Traditional solutions for securing data in motion also fail to provide robust and secure workgroup support. For example, the members of a workgroup may wish to communicate securely (e.g., in a private and authenticated manner) with other workgroup members over one or more secure channels. Typical secure workgroup communication protocols based on pre-shared workgroup encryption keys, public key broadcast encryption, and the like often become unstable and insecure because of insecure and inefficient management and distribution of the shared workgroup key. In addition, these secure workgroup communication protocols generally include only limited workgroup client revocation support. For example, the communication privileges of any one workgroup member generally cannot be efficiently revoked, for example, after compromise of the member's identity or shared workgroup key, or after the workgroup member leaves a workgroup. Moreover, with traditional approaches, there is generally no way to quickly and efficiently renew a workgroup security mechanism either on-demand, periodically, or automatically after the communication privileges of any one workgroup member has been revoked (or the workgroup member leaves the workgroup).

SUMMARY OF THE INVENTION

Based on the foregoing, a need exists to provide a more robust and secure workgroup security scheme for use with data in motion solutions.

In some embodiments, a workgroup management module is provided to manage workgroup encryption keys. The module may be integrated with third-party user authentication, user logon, or directory access services, such as Microsoft's® Active Directory (AD) directory service. The directory service may enforce security policies for users (and groups of users), as well as manage and verify workgroup membership and track workgroup and user activities.

The workgroup management module may be integrated with any of the secure data parsers described in the above-referenced U.S. patent and patent applications in order to secure data in motion between any two or more end points (e.g., clients or services) belonging to the same workgroup. In some embodiments, users are authenticated through the verification of a shared secret. For example, Digest Authentication may be used to transform a user's ASCII password into a cryptographic key. The client device may then request a challenge value, which is encrypted using the password-based key. The resulting ciphertext may then be transmitted to the authentication server. In response to receiving the ciphertext, the authentication server may perform the same encryption on the challenge value (using a stored copy of the user's password-based key) and verify that the received ciphertext and the result of the server's encryption are a match. If there is a match, the client may be authenticated. Otherwise, the authentication request may be denied.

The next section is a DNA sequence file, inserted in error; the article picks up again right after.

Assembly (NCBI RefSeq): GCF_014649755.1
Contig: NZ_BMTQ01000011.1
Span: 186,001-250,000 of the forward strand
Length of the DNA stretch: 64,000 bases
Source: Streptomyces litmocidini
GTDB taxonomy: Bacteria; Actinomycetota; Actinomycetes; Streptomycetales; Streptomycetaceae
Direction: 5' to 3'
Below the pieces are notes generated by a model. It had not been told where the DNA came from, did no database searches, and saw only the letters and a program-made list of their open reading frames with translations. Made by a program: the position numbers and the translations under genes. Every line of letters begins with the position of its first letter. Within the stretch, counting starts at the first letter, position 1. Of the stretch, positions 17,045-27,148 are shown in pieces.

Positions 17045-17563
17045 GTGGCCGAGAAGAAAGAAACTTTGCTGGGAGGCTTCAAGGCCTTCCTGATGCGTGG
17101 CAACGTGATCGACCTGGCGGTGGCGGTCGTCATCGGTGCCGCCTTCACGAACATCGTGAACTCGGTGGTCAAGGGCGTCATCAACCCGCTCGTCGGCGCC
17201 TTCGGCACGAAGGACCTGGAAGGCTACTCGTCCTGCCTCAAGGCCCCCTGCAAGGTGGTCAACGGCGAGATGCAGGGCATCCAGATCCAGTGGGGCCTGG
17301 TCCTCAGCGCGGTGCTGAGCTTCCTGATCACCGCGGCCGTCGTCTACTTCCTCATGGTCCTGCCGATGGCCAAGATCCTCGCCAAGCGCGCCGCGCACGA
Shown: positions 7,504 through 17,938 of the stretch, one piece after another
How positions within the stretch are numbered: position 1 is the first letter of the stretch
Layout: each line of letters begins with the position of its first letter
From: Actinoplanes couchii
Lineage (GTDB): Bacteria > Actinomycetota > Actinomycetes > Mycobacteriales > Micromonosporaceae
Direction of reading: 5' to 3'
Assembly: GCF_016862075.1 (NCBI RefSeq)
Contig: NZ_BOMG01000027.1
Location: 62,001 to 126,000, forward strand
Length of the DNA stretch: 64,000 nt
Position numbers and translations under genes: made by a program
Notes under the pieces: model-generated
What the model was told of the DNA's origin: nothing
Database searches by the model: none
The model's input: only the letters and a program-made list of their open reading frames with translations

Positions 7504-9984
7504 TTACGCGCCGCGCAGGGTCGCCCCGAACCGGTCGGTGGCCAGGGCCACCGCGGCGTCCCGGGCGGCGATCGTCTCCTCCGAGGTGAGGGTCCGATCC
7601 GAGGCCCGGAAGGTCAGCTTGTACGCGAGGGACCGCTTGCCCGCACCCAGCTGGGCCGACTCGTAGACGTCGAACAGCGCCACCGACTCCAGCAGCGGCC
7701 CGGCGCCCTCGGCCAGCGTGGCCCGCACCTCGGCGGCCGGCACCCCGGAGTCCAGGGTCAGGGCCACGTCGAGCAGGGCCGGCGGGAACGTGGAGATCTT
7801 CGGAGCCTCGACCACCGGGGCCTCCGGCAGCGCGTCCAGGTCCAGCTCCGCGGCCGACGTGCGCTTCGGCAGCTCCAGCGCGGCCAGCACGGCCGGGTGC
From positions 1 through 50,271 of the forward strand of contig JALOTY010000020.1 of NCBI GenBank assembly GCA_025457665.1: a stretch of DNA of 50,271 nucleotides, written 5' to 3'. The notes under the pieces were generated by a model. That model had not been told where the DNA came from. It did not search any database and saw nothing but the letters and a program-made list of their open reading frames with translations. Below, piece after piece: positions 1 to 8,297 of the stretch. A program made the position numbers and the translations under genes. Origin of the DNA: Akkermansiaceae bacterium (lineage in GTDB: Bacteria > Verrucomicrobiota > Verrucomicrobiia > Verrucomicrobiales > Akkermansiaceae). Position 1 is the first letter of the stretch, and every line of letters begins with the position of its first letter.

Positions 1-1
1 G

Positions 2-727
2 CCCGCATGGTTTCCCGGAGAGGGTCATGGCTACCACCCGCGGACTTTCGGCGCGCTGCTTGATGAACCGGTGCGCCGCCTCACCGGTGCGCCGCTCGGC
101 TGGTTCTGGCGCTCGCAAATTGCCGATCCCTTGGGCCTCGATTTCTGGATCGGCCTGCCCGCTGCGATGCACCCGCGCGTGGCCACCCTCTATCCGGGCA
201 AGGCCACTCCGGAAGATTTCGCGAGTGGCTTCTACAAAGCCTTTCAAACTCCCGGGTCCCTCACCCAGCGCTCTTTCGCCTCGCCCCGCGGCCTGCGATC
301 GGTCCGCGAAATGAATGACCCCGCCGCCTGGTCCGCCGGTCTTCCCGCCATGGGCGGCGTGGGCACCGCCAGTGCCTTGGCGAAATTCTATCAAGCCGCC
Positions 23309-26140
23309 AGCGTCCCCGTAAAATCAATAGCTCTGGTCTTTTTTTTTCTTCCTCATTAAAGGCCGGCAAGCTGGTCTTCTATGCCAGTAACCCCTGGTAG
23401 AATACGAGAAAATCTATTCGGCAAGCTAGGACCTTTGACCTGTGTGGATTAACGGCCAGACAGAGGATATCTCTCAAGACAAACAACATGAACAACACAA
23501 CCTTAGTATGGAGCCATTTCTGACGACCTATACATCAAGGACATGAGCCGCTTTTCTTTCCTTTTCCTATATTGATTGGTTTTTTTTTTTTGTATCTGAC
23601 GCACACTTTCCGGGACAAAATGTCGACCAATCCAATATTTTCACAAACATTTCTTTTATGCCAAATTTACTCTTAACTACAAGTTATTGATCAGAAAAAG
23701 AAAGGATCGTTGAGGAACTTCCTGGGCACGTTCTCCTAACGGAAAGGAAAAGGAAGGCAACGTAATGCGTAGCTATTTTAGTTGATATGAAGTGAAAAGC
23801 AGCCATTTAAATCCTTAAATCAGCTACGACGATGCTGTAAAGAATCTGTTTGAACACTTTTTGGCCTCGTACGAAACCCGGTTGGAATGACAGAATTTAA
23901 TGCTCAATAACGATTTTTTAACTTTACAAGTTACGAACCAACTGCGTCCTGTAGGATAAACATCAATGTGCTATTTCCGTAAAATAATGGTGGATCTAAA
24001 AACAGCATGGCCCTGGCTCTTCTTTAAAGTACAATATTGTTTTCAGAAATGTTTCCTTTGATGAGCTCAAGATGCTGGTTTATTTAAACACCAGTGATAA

After a user is authenticated, further requests for services and communications on the network may be handled by a Kerberos-based subsystem of the authentication server. Users or client devices may be supplied a Ticket Granting Ticket (TGT) that serves as a token to be given to a Key Distribution Center (KDC) whenever a secure service or secure communication with another workgroup member is desired. In some embodiments, the TGT may include a block or string of data indicative of one or more of the identity of the recipient, a timestamp, and any other credentials. The TGT may be encrypted under the KDC's Master Key so that only the KDC may read its contents.

To communication securely with a service (e.g., email or web server), a client may pass the TGT to the KDC and request a Service Ticket (ST). If the TGT is valid, the KDC may return two STs to the client, each containing the credentials of the parties involved in the communication, a timestamp, and a unique and fresh Session Key (SK) to be used as a temporary shared key between both parties for encryption. One of the STs may be encrypted using the shared password-based key between the user and the KDC, and the other ST may be encrypted using the shared password-based key between the service being accessed and the KDC. The ST encrypted for the client making the request may immediately be decrypted and the session key uncovered. The user may then send the second ST and a message encrypted using the SK to the targeted service. The service may then decrypt the ST with its password-based key to obtain the SK, and subsequently decrypt the message sent by the user. Through this process, the client and the service may now share the SK.

The SK may then be used as a Workgroup Key (WK) for use with the secure data parser. The WK may be stored locally to a client's KeyStore. The WK may also be used to wrap internally created session keys, including the Encryption Session Key (ESK) and the MAC Session Key (MK). After being wrapped with the WK, the ciphertexts may be securely shared among each header generated by the secure data parser, where a single share of each wrapped key is stored with each header. Accessing the ESK or MK now may require obtaining the WK and some minimum quorum of shares sufficient to restore the wrapped ESK and MK ciphertexts.